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The best true crime shows on Netflix

Tiger King
(Image credit: Netflix)

Not content with turning its entire subscriber base into couch potatoes, Netflix also appears to have transformed the majority of us into armchair detectives. Previously dominated by amateurish re-enactments, bone-dry talking heads and countless zoom-ins of the same photos, the true crime genre has now become the kind of cinematic, highly engrossing TV that starts conversations at the watercooler (or it did pre-Covid, anyway). 

From wild tales of cult life to a whole host of unsolved mysteries, here’s a look at 10 original series which, rightly or wrongly, have made real-life criminality must-see entertainment. 

Making a Murderer 

best netflix documentaries - making a murderer

(Image credit: Netflix)

Where else could we start than the genesis of the streaming generation’s true crime fixation? What’s interesting is how much Netflix trusted viewers to commit to the oft-exasperating case of Steven Avery, a man who after serving an 18-year jail term for crimes he didn’t commit, then finds himself convicted of the deadliest. 

You needed to invest 10 solid hours in its twists and turns, with much of its screen time dedicated to lengthy, uninterrupted courtroom and police interview footage that was arguably far more damning to those purportedly on the right side of the law. Eschewing the usual flashy tropes, Making a Murderer simply lets the evidence, or lack thereof, do the talking.

The Keepers 

A promo shot of the Netflix show The Keepers

(Image credit: Netflix)

While some of Netflix’s particularly harrowing true crime stories can lean towards the exploitative (see The Vanishing at the Cecil Hotel), this seven-parter maintains a dignified respect for its tragic subject, murdered nun Catherine Cesnik. Director Ryan White jumps between late ‘60s Baltimore and the present day to investigate her still-unresolved case, uncovering a web of disturbing decades-old secrets along the way. Linking to a much wider picture of systemic abuse, the expertly researched The Keepers is also that rare investigative series that admirably puts the focus more on the victims than the perpetrators.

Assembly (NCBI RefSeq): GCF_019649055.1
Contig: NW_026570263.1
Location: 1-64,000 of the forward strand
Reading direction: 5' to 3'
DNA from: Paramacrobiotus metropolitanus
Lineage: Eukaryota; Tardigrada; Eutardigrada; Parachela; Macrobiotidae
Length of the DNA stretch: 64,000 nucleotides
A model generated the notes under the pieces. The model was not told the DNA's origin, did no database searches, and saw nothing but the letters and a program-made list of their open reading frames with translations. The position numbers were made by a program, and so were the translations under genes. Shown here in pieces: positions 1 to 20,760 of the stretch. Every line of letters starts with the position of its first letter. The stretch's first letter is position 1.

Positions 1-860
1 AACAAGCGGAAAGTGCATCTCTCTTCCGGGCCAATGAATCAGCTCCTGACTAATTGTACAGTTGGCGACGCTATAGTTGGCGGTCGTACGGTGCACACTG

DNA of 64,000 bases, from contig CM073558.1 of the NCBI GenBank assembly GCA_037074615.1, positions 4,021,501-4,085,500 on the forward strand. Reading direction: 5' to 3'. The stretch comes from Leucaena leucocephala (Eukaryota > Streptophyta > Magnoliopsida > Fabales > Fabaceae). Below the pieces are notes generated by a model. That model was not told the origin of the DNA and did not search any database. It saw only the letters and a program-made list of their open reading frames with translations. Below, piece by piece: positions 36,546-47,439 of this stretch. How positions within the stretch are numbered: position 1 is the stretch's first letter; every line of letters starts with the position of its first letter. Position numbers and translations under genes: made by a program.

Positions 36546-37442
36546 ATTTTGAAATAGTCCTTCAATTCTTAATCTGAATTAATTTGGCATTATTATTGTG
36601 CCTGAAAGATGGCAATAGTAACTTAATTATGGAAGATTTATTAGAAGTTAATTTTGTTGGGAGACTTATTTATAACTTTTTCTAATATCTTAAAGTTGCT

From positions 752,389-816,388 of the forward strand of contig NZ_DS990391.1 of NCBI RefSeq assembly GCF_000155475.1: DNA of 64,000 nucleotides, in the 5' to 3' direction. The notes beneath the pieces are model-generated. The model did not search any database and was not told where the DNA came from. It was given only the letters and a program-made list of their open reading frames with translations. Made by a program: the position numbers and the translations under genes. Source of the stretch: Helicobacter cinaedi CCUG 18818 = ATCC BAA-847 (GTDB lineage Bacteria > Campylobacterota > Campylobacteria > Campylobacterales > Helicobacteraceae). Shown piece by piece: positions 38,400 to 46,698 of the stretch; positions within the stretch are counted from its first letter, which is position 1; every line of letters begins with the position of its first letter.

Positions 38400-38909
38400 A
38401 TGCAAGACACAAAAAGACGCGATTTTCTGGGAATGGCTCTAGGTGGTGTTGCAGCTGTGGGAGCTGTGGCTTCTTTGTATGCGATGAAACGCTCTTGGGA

Tiger King 

Tiger King

(Image credit: Netflix)

In light of all the memes, fancy dress inspirations and Dancing with the Stars appearances, it’s easy to forget that there were several serious offenses at the heart of Netflix’s biggest true crime phenomenon: animal abuse, arson, attempted murder (and those are just the ones beginning with ‘A’). 

Indeed, although Tiger King often invited us to laugh at the mulleted, polyamorous, country-singing zookeeper Joe Exotic, and his “hey, all you cool cats and kittens” nemesis Carole Baskin, it could also get very sinister very quickly. Premiering just as everyone needed some escapism from the real world, it’s little wonder that such unadulterated chaos became a lockdown hit.  

Evil Genius: The True Story of America's Most Diabolical Bank Heist 

A promo shot for the netflix show Evil Genius

(Image credit: Netflix)

As with Tiger King, this outlandish four-part series proves that sometimes even the most imaginative scriptwriters can’t compete with real life. Here, a mild-mannered pizza delivery guy holds up a bank with a bomb collar around his neck, only for it to detonate after a live TV stand-off with police. 

Was he coerced or a conspirator? Jail-cell interviews with a suspected serial killer and the discovery of a macabre treasure hunt don’t make things any clearer. However, they do help to unravel a deranged plot that was evil and diabolical, but far from genius.  

Wild Wild Country 

Wild Wild Country

(Image credit: Netflix)

Documenting a chapter of recent, largely untold American history, Wild Wild Country is a sprawling, morally ambiguous saga about the machinations of a cult that infiltrated 1980s Oregon. Political fraud, arson and even bioterrorism were just some of the methods the Rajneeshees adopted to try to gain political power before their movement spectacularly imploded.